In 1958, Rodgers and Hammerstein had a hit with Flower Drum Song. Nearly fifty years later, a musical with the same title and the same score but with a very different book was a flop. The story of that transition is told in fascinating detail by David H. Lewis in his book “Flower Drum Songs.”
Lewis tracks more than just the story of two different productions. This is a good thing, because there’s much more to the story than that, and he does a fine job of creating a fascinating half-century long tale of changes in reputations, expectations and approaches.
He begins with the story of the creation of the novel on which the musical was based and sketches its plot and themes as a prelude to his assessment of their treatment in the various versions to come. C. Y. Lee’s novel contained all the characters and major stories that became fodder for the creators of the musical versions, but the way they were combined in musical settings was quite different than in Mr. Lee’s novel.
Lewis then tells the story of the development of Rodgers and Hammerstein’s musical, which at the end of the 1950s was something of a last chance at success for the team that had so dominated Broadway between 1943 when their Oklahoma! burst on the scene through 1951 when they had their fourth mega-hit, The King and I, with Carousel and the Pulitzer Prize winning South Pacific in between. The intervening eight years, however, had seen two disappointments (Me and Juliet and Pipe Dream) leaving their reputation as a team in tatters as possible has-beens.
Lewis does a fine job of tracking the work of Oscar Hammerstein II and his colleague Joseph Fields in crafting the book for the musical comedy, explaining the evolution of the approach from the darker, arguably more poignant tales in Lee’s novel to the lighter, more romantic and funnier presentation that they felt would be likely to achieve Broadway success.
While Flower Drum Song wasn’t a hit of the magnitude of Rodgers and Hammerstein’s earlier big four, it was received with big box office demand and high critical praise. It seemed as if a solid hit was in hand. In his book Opening Night on Broadway, Steven Suskin’s list of the major reviews showed 2 raves, 4 favorables, 1 mixed and no pans. The musical score found particular success with such songs as “A Hundred Million Miracles,” “I Enjoy Being A Girl,” “Sunday” and “Grant Avenue.”
What is more, and what gets short shrift from Mr. Lewis in the book, the original broadway cast album became a chart leader. While not a blockbuster, it did well enough to make Billboard’s list of the 200 best selling LPs of the twenty years 1956-1975. (It was #187.)
Where Lewis gets it right, however, is in the assessment of the film made of the piece. He’s altogether dismissive of what he calls an “inferior” movie version (he titles the chapter on the movie “Hollywood Suey.”) He gives the movie a good deal of the blame for the way the musical’s reputation as a good and successful product changed to one of an embarrassing string of insensitive racial jokes, stereotypes and slurs as America underwent the “consciousness raising” of the civil rights and ethnic studies movements that took hold in the twenty years following the original Broadway opening.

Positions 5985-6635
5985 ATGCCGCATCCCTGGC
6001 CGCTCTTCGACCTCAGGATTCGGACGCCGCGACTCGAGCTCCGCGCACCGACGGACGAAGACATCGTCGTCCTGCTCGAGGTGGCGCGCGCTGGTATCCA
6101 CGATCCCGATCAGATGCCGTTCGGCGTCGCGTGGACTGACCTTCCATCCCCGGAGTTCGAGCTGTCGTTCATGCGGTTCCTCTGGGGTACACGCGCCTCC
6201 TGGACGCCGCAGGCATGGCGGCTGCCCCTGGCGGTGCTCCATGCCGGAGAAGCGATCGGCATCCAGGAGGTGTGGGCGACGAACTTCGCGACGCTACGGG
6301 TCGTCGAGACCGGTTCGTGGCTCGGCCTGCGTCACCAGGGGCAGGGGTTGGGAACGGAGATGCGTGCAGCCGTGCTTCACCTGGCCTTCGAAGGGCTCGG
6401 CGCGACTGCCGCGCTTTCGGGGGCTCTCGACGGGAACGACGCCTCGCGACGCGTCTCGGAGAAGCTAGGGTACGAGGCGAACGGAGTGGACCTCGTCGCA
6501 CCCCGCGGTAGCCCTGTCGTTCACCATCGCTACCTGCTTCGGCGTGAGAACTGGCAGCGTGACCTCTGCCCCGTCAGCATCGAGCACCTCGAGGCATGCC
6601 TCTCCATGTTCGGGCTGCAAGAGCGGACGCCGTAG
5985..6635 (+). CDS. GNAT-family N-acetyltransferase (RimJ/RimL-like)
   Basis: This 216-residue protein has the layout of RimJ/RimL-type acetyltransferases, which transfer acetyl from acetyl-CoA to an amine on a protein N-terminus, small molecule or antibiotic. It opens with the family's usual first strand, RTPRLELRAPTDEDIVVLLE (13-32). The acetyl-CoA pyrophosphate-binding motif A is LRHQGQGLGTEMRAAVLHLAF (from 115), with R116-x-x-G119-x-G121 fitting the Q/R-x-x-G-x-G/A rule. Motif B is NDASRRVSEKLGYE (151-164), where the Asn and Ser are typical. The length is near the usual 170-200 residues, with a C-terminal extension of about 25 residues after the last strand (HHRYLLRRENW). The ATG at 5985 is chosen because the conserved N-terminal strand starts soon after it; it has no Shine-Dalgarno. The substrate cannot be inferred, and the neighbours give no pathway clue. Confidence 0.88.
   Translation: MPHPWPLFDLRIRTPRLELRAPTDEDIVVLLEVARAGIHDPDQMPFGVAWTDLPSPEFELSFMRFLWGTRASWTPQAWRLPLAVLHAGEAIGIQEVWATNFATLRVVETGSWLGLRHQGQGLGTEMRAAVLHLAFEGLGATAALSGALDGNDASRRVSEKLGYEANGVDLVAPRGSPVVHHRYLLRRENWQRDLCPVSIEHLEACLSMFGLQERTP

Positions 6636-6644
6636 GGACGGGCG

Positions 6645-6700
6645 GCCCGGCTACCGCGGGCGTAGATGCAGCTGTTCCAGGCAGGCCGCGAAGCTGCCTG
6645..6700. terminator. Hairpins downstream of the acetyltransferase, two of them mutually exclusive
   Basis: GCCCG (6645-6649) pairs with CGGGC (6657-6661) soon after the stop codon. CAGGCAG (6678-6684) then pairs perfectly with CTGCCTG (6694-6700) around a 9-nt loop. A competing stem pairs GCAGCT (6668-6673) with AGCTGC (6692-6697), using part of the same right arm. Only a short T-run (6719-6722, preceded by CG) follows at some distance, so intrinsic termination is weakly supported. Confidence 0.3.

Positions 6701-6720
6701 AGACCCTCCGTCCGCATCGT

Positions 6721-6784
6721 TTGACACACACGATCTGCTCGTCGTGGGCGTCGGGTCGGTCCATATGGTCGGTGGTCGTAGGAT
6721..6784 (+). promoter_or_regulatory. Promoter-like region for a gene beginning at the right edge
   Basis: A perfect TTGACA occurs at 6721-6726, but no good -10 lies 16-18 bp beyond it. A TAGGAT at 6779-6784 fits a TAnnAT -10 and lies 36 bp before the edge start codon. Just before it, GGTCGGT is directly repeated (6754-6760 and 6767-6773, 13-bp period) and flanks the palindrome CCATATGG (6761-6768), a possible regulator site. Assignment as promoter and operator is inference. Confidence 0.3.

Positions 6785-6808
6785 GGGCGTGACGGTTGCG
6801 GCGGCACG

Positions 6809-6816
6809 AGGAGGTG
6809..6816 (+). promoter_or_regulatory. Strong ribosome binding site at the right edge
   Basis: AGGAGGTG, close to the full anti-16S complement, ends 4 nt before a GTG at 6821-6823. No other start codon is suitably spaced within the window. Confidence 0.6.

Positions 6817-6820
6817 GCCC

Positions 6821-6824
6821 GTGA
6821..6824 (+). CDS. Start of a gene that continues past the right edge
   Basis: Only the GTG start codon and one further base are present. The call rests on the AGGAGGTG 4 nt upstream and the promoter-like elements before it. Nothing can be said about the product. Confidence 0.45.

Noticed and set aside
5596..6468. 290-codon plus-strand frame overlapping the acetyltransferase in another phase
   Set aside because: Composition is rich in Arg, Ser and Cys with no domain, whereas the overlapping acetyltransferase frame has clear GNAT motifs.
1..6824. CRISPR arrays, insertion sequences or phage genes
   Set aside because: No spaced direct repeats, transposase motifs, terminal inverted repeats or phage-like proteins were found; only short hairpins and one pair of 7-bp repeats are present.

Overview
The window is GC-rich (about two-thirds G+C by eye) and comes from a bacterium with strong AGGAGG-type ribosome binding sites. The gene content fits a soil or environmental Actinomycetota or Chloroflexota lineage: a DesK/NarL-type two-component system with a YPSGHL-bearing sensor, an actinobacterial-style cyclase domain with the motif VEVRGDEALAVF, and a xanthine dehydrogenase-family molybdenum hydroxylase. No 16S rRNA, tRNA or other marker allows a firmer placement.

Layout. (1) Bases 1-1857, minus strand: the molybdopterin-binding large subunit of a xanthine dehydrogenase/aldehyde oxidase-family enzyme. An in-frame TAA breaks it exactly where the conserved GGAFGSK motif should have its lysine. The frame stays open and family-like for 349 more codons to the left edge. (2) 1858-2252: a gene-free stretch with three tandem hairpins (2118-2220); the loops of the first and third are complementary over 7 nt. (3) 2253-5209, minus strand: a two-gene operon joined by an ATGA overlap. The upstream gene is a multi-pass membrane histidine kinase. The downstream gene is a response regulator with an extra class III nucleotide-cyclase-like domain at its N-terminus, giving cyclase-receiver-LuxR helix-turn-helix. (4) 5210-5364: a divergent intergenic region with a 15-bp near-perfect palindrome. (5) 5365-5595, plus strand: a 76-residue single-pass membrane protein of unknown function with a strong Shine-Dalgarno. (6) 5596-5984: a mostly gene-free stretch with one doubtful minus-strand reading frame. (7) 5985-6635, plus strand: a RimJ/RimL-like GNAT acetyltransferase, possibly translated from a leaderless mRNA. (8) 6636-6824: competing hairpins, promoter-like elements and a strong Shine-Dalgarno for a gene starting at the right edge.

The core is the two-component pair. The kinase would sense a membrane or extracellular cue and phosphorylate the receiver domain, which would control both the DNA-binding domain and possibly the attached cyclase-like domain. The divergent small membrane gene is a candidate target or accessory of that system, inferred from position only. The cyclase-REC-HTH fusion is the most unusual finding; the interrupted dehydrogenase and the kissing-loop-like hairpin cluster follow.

While Lewis’ discussion of the post Broadway tour and subsequent productions tends to concentrate a bit too much on events in his own home state of California, he puts his finger on the impacts of changing tastes, tolerances and expectations. This sets up the second half of the story: the development of the 2002 revival that flopped on Broadway.
by David H. Lewis
– 225 pages including notes, sources and index
– 27 black and white photos
– McFarland & Company
List Price Paperback – $39.95
Publishers order line 800-253-2187
David Henry Hwang, the author of M. Butterfly who was (and is) the most prominent Chinese-American dramatist, approached the Rodgers and Hammerstein Organization with a proposal to discard Oscar Hammerstein II and Joseph Fields’ original book but to use the original score to develop an entirely new Flower Drum Song that would not be objectionable to twenty-first century audiences. They bought it, granting the right to rework the script but not allowing any changes to Hammerstein’s lyrics.
Hwang went back to the novel and built a different show on different story threads. As this was his first musical, he worked with director and choreographer Robert Longbottom who had helmed both Side Show and the second iteration of The Scarlet Pimpernel. Lewis draws from interviews he conducted with nearly thirty people, most of whom were in or directly involved with one or the other production. He describes vividly the rehearsal process, the evolution of the final version of the story and the two very different shows that received very different receptions – the pre-Broadway tryout which was a sell out hit in Los Angeles, and the final Broadway version which closed after only 169 performances, losing its entire $7 million investment.
Lewis writes with a refreshing level of frankness, never pulling his punches. The movie gets the harshest treatment. He calls it “a bizarre pastiche of limping mediocrity.” Of the screenplay by Joe Fields he says “We are left to gawk at how stupidly insensitive Joe Fields could be without the counter-intelligence of an Oscar Hammerstein around.” And he says the actors who played the male leads, James Shigeta and Benson Fong, “come off like a community theatre duo in a town bereft of Asian-faced talent.”
As a result of his strong and colorful language, this opinionated book turns out to be a good read.